Building on the results of these studies, Wolf dealt with age-appropriate workplace design in his doctorate. Here, primarily with technologies that support healthy working. “I’ve mainly been looking at production work and how exoskeletons, for example, can be used efficiently with industrial partners.” Exoskeletons are divided into active and passive devices. Active exoskeletons provide support via actuators and can theoretically increase the performance (e.g. strength) of employees. Passive exoskeletons are mechanical systems, such as spring-damper systems that tighten when bending forward and then return the force when lifting and straightening up, reducing the load on the back. In large production plants, such as the automotive industry, these mechanical devices are already being tested and used. But in smaller companies, studies on applicability and support effect are still largely lacking. “We are looking at that at the moment, under the premise of whether the use of exoskeletons makes sense for small and medium-sized enterprises and to what extent the high acquisition costs are justified.” Questions that Wolf now also wants to answer in his habilitation.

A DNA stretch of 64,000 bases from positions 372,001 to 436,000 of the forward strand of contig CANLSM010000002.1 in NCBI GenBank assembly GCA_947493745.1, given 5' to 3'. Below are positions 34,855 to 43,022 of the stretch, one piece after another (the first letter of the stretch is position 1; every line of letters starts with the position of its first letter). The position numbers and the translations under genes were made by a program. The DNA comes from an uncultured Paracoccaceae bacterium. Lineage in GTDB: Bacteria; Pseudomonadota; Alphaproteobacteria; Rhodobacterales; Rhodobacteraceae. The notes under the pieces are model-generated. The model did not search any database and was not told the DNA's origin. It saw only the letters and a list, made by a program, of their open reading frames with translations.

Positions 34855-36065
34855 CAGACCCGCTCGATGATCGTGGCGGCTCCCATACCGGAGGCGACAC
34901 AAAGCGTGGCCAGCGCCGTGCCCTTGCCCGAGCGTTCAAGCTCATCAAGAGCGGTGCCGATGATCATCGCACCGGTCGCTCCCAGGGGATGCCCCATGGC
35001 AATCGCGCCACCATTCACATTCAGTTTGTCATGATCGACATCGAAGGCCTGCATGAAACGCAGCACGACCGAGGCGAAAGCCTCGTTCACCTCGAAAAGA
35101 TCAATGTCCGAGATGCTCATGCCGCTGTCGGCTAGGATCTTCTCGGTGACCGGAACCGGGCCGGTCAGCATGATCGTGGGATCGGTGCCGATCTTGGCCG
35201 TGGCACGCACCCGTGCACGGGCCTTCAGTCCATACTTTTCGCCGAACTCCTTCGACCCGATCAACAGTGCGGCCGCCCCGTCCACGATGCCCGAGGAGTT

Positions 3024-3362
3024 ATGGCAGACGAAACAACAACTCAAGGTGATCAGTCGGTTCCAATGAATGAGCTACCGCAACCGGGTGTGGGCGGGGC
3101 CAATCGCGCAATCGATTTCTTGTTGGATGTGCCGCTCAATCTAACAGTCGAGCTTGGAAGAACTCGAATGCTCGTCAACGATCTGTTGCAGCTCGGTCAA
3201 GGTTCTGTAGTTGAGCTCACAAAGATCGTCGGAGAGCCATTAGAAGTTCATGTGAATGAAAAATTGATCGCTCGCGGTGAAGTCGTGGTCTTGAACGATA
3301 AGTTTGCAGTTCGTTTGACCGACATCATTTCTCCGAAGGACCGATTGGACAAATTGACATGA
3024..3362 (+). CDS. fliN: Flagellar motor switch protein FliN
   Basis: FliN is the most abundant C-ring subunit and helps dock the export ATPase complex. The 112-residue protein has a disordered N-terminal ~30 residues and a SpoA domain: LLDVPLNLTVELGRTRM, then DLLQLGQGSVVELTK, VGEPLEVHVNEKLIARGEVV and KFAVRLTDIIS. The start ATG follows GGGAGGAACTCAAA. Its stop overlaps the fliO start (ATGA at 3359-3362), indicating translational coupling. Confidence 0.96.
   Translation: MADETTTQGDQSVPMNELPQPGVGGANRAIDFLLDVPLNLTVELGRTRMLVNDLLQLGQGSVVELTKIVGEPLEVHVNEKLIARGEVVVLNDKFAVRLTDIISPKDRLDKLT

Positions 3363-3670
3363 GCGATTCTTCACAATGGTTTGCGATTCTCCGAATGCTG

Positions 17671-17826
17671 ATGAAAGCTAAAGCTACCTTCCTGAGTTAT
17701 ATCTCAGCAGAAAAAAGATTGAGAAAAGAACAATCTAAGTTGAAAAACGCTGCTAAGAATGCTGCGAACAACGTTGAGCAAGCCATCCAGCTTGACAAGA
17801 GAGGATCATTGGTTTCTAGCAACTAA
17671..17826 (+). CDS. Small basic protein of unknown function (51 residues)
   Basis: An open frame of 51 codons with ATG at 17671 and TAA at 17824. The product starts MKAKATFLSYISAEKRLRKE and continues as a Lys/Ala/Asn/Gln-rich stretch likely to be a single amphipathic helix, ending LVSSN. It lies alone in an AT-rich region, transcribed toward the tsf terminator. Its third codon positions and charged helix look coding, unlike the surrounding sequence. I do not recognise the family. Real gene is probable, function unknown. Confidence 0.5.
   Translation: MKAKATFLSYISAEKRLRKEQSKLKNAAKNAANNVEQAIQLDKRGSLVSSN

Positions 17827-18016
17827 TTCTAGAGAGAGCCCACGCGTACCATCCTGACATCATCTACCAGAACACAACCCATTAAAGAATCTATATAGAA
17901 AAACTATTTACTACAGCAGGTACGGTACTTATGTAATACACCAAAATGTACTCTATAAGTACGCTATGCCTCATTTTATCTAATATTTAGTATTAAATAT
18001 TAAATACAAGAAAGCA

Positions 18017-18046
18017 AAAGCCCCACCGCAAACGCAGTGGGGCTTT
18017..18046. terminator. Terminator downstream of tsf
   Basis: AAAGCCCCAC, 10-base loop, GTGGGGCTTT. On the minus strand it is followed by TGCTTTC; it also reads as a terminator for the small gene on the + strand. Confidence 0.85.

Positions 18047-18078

Matthias Wolf is investigating how working conditions can be optimized so that they do not harm people either physically or psychologically. © Baustädter – TU Graz